IV Drug Infusion FAQs (cont.)
Maureen Welker, MSN, NPc, CCRN
Maureen Welker received a Bachelor of Science degree from California State University, Long Beach (CSULB) and also obtained a Public Health Nurse Certification. There she served as Vice President of the Graduate Nurses Association, at CSULB and also served as President of the Graduate Nurses Association. Ms. Welker is a board-certified Nurse Practitioner and is currently on staff at Mission Hospital Regional Medical Center.
William C. Shiel Jr., MD, FACP, FACR
Dr. Shiel received a Bachelor of Science degree with honors from the University of Notre Dame. There he was involved in research in radiation biology and received the Huisking Scholarship. After graduating from St. Louis University School of Medicine, he completed his Internal Medicine residency and Rheumatology fellowship at the University of California, Irvine. He is board-certified in Internal Medicine and Rheumatology.
In this Article
- How do I prepare for the infusion?
- What are some things I can do to pass the time while receiving therapy?
- What happens during and after the infusion?
- What are some of the conditions that are treated with an IV drug infusion?
How do I prepare for the infusion?
Below are a few helpful suggestions to help you create a pleasant and healing experience.
- The first and most important step is to replace confusion with confidence.
- Make a list of questions that pertain to your health condition or questions about your medication and infusion to review with your healthcare practitioner. It may be necessary to make an appointment to review all of your questions.
- Learn about the infused medication. There are many places to obtain information about your medication. Discuss the medication(s) with your doctor. Pharmaceutical companies often provide information in the offices and on the Internet for patients and their families. There may also be medical books written about your medication or health condition.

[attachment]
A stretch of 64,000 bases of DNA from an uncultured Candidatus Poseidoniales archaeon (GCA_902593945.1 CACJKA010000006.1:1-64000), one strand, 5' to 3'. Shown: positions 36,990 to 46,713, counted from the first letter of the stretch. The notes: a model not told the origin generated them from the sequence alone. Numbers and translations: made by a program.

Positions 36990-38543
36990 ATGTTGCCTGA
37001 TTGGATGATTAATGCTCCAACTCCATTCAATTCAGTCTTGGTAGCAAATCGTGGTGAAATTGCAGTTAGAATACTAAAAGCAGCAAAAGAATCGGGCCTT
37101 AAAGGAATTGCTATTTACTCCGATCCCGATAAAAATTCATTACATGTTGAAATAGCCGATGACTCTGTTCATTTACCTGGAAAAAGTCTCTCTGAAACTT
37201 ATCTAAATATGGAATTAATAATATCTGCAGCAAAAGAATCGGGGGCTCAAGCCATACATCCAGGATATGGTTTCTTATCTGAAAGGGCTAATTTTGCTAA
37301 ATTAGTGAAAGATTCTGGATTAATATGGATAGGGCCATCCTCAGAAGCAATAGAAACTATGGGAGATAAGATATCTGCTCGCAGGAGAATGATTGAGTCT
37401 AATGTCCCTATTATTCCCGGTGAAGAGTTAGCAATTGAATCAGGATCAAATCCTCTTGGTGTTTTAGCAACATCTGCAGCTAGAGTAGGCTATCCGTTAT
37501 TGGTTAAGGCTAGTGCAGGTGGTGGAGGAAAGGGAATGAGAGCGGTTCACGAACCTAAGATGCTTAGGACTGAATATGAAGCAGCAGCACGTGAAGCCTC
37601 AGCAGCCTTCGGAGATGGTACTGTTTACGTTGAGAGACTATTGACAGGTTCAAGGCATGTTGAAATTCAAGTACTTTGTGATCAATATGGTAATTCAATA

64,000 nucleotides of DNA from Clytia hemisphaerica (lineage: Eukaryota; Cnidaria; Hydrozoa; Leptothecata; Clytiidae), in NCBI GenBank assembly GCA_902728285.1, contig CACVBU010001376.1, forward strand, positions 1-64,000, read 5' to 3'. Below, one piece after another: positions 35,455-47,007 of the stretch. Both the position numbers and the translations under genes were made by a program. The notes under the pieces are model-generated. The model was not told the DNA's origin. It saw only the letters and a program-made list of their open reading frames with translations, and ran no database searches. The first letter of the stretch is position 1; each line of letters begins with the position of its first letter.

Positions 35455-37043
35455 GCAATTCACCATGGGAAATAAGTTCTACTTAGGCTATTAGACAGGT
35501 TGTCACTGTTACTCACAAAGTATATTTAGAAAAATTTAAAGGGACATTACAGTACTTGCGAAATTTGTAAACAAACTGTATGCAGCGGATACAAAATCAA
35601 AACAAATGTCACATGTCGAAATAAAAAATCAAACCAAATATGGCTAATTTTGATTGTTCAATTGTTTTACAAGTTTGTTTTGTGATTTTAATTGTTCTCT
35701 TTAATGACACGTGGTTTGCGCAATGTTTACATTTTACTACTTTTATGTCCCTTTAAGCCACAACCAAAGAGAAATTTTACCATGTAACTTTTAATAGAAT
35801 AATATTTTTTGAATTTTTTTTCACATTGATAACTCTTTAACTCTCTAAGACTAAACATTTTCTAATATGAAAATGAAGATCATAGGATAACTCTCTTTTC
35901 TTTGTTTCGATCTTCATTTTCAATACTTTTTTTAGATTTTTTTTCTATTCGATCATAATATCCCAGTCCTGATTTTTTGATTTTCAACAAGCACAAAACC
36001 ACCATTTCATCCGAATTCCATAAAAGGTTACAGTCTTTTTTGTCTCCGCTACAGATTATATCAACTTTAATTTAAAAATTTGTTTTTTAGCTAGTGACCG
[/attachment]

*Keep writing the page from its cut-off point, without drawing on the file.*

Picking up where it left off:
- Visit the Infusion Center and meet the medical staff before your first infusion.
Check with your healthcare practitioner or the staff at the infusion center for any pre-infusion instructions. Some examples may include:
- Drink plenty of water to be sure you are well hydrated. If you have a heart condition, kidney condition or any other health condition that prevents you from drinking large amounts of fluid, check with your healthcare practitioner for instructions on how to hydrate before your infusion procedure.
- Some infusions may require that you pre-medicate with medications such as acetaminophen (Tylenol). Check with the infusion staff regarding any pre-medications you need to take prior to your infusion, the dose, and the best time to take the medications.
- Wear comfortable loose fitting clothes. You will want to be comfortable, and most likely your vital signs will monitored (for example, blood pressure, heart rate, respiratory rate (breathing rate), or a cardiac monitor may be attached to your chest). Every infusion center is different, so check with yours in regard to what to expect. Wearing loose fitting clothes allows the medical staff to easily and properly monitor your vital signs.
- Consider wearing clothing with layers to allow for temperature control. The temperature of the infusion center may be cool or warm; also some intravenous infusions can make you feel either warm or cool. Having layers of clothing allows you the flexibility to easily control your comfort zone.
- Most infusion centers will provide blankets, pillows, water and coffee. Check to see what the center provides in case they do not offer something that will make you more comfortable.
- Do not wear any fragrance or perfume, other patients may be allergic.
- Bring a complete list of current medications, allergies, and emergency contact information for the infusion staff to add to your chart.
Learn more about: Tylenol
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